Kuming's great Stone Forest, on the Tibetan Plateau of western China
I really had no desire to travel to China when Lien and I went there in 1994. This was another so-called "compromise" trip. Lien really wanted to see the country that gave her own so much of its culture. Although, once again, I would have rather bushwacked my way through the African wilderness, or the Australian Outback, or some other equally exotic and wildlife-filled location, the trip to China was in fact fascinating!
Lien allowed me to plan the basics of the trip, so I put together a program that involved visiting some the the sites that I had some interest in seeing and that actually provided some wildlife-viewing opportunities, or at least some spectacular natural scenery among all of the history and ancient culture.
Our month-long journey of China included a 10 day cruise of the Yangtze River (pre-dam!), Guilin and a Li River cruise, Wuhan, Chongching, Guang Zhou, Chengdu (pandas!), Da Zu and many other locations.
We booked a tour and pretty much expected to be part of a giant busload of tourists following flag-holding tourguides throughout the Chinese countryside. We were pleasantly surprised to find out that we were in fact on a private tour and we had our own private guide in each location the entire time! Most of our guides were very excellent. The worst part of our stay in China was the hotel staff in many of our destinations. Most of the hotels we stayed at in China had the basic attitude that we, the tourists, existed for their benefit. I have never been treated so rudely by anyone anywhere in the service industry. Overall, we were not impressed with the Chinese people on this trip as most of our interactions were negative and abrupt. While I am sure that most of our negative experiences were due to extreme cultural differences and misunderstandings, we were dismayed with the direct, in-your-face approach many of the people we encountered practiced. We would have spent a LOT more money if people just left us alone. I will never forget watching Lien actually full-force punch a man in the face for attempting to take her bag from her at the Chongching docks after our cruise finished there. The man nearly hauled off and smacked her back until he saw me coming right at him (I was a tad larger, and he probably thought Lien was Chinese, not a foreign tourist...not that this should matter at all...).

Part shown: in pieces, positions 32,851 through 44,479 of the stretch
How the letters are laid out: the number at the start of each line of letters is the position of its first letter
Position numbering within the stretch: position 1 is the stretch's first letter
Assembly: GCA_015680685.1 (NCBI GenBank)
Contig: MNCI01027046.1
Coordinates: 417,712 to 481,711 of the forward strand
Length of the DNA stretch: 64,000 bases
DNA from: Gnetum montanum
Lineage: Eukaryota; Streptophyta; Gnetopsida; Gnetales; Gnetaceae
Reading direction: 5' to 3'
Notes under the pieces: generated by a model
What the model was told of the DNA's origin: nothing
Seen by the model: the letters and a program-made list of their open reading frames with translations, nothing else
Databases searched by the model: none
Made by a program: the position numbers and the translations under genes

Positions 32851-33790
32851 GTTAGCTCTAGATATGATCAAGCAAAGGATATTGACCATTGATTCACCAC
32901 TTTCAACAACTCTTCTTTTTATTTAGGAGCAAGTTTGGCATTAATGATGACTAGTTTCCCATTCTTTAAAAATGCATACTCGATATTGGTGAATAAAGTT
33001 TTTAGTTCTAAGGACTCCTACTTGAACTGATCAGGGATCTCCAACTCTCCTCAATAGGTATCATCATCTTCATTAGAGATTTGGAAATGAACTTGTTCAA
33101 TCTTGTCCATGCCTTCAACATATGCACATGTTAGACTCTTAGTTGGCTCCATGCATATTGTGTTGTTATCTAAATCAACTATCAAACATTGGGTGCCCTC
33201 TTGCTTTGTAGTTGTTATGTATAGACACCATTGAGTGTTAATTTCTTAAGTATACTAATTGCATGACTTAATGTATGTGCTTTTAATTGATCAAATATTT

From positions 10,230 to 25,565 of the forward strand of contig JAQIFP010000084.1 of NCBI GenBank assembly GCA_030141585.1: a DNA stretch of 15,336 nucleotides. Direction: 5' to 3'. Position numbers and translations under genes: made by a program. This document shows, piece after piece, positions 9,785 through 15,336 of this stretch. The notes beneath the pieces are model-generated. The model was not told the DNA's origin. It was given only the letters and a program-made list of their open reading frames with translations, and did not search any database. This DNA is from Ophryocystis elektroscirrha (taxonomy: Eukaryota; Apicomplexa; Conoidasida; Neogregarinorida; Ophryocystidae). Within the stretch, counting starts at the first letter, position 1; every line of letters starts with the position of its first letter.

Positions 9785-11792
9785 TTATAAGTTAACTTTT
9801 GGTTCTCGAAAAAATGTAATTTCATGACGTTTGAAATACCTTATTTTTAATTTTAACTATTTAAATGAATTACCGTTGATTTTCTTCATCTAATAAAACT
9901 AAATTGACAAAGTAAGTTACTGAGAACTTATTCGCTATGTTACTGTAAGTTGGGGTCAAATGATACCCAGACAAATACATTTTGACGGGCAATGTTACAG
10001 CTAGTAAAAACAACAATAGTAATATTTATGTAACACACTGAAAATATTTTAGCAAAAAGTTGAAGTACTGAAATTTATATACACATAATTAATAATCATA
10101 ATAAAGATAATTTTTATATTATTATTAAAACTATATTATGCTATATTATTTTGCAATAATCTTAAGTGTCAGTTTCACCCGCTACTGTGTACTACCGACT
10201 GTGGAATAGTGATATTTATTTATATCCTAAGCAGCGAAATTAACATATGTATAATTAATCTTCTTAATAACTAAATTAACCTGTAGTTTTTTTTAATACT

While at the end of it all, we thoroughly enjoyed our trip to China, we both concluded that we (to quote Lien) "enjoyed China despite the Chinese!"
On a more positive note, I have had the pleasure of traveling to China a couple more times in more recent years, and my experiences have been far more positive. I think most of Lien's and my initial experiences can be chalked up to being on a tourist circuit, and my experience has shown me that folks directly involved in the tourist industry are not representative of the people and culture of the countries they represent. My more recent trips were more of a business and student-exchange nature and my interactions with local Chinese folks have all been very great and have left me with a far more positive view of the culture of China.
And in my more recent trips, I have been able to see much more of China. In 2001, I had the pleasure of traveling to China for three weeks representing Port Angeles School District on an exploratory trip for future student exchanges. While there, I was given the grand tour of Nanning and Guangxi Province in southeastern China. Well off the tourist track, this area was outstanding. We visited hill tribe areas as well as massive caverns and many natural sites in Guangxi Province. Sadly I did not take a camera with me at all on that trip! I cannot tell you how many trips I failed to capture on film and how much I regret this now. I will never make this mistake again.
In 2001, I was also able to spend some time in Beijing and experience the city and the surrounding countryside of Inner Mongolia. My high point of course was my visit to the Great Wall. We avoided the touristy area by recommendation and spent an entire day trekking the wall at Simatai, a much more rugged, less restored and much more spectacular area than the more conventional sites.
Be sure to visit our Photo Galleries for more spectacular images of our travels! (Pbase Galleries)
Here are some of the images from my trips to China: